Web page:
In the development of the dual wall evaporator pan that will be described hereinafter, the inventors have overcome a number of problems. Foremost is the problem of accumulated moisture on the outer surface of the pan which problem is eliminated by the present invention. Also resolved has been the problem of how to cope with contraction of the inner wall relative to the outer wall in view of the coefficient of expansion of the plastic material of which the evaporator pan is molded and the temperature differences between the inner and outer walls.
Still further is a solution to the problem of how to provide for a dual wall construction with an insulating air space between the walls with sealed joints to enclose the air space that nevertheless accommodates the contraction of the colder inner wall relative to the warmer outer wall.
In addition, the invention provides a dual wall evaporator pan that solves the problem of how to incorporate an air flow barrier at the bottom of the evaporator while retaining the insulating air space.
This evaporator pan assembly comprises an inner pan and an outer pan. The inner pan has side walls, end walls and a bottom wall. The outer pan has side walls, and a bottom wall, and may have only one end wall. The upper edges of the inner pan are provided with a continuous laterally outwardly extending ledge that overlies the upper edges of the outer pan so that the two can be joined together in an air-tight seal.
Preferably, the junction is provided by an interlock fixed in place by a plastic solvent. No connections are made between the inner and outer pans below the upper edges. This allows the end of the inner pan to move relative to the end of the outer pan to accommodate contraction of the inner pan relative to the outer pan. Thus, one end is fixed and the other end is floating or free to move and flex, thus eliminating restraint against contraction of the inner wall relative to the outer wall which otherwise would fracture the joint areas between the inner and outer walls. The air trapped between the inner and outer pans acts an insulating medium and moisture buildup on the outer surface of the evaporator pan assembly is essentially eliminated. Preferably, the outer surface of the outer pan is textured to further eliminate the accumulation of moisture by increasing the area of evaporation surface.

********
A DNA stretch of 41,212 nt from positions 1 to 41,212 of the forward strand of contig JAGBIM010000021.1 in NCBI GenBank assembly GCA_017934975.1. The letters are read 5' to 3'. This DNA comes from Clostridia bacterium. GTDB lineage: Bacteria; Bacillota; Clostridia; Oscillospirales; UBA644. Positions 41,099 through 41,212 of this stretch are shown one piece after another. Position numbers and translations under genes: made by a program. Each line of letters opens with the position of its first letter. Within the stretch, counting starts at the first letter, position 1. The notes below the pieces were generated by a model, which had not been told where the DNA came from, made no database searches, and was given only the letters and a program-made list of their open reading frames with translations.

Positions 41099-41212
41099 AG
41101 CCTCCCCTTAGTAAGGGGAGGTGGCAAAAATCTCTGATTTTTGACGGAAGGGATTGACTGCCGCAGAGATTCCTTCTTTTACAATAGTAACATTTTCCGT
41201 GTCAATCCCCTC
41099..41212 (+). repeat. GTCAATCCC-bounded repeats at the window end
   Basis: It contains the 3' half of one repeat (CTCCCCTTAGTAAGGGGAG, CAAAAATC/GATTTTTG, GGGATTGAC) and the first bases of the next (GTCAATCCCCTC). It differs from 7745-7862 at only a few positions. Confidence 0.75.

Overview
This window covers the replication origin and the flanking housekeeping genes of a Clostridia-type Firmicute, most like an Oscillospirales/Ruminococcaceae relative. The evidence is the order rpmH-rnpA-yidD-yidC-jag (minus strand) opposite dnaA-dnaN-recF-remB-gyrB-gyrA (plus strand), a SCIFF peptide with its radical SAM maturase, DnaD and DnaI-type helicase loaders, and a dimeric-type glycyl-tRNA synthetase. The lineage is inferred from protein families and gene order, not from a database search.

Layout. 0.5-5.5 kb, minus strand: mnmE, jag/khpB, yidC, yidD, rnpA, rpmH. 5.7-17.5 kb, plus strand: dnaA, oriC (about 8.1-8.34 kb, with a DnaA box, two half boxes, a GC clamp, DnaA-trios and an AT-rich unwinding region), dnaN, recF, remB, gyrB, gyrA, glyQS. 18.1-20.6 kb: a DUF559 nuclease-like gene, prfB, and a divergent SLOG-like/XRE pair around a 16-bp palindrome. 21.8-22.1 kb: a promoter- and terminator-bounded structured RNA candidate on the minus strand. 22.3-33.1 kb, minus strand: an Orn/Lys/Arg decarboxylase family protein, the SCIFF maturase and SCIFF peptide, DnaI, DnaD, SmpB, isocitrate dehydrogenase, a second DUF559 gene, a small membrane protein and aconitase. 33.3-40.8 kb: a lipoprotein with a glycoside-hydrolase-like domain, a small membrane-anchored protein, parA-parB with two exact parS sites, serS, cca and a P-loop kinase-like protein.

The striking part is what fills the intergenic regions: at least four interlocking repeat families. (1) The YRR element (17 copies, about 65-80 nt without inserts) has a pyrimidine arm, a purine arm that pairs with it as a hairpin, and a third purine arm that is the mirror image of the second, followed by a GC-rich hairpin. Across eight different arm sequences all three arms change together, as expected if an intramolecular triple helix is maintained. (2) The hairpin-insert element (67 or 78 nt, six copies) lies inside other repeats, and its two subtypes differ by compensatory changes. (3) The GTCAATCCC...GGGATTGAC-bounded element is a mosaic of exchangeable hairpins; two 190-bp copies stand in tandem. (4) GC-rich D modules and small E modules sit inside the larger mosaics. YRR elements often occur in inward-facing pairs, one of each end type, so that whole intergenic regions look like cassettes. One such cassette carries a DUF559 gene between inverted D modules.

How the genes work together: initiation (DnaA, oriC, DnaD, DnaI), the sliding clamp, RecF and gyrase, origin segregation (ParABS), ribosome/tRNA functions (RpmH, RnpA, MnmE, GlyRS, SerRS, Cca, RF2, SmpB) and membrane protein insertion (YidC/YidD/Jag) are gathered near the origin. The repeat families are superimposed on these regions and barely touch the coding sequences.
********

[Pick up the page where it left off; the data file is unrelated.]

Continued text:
FIG. 1 is a schematic diagram showing the installation of the evaporator pan assembly of this invention with an evaporator coil;
FIG. 2 is a perspective view of the evaporator pan assembly;
FIG. 3 is an exploded perspective view of the inner and outer pans of the evaporator pan assembly;
FIG. 4 is an enlarged elevation view of the connection end of the evaporator pan assembly;
FIG. 5 is a partial view in section taken along the plane of the line 5--5 of FIG. 4;
FIG. 6 is a top view of the evaporator pan assembly with portions shown in section;
FIG. 7 is a view in section taken along the plane of the line 7--7 of FIG. 6; and
FIG. 8 is a partial view in section taken along the plane of the line 8--8 of FIG. 7.
As shown in FIG. 1, this evaporator pan assembly 20 is shown installed in a refrigeration system housing 22 tilted at about a 45 accommodate an inclined evaporator coil assembly 24. In this installation, as is conventional, the evaporator pan assembly 20 would be connected by an appropriate tubing (not shown) to allow collected evaporator coil condensate to flow to a suitable drain (also not shown).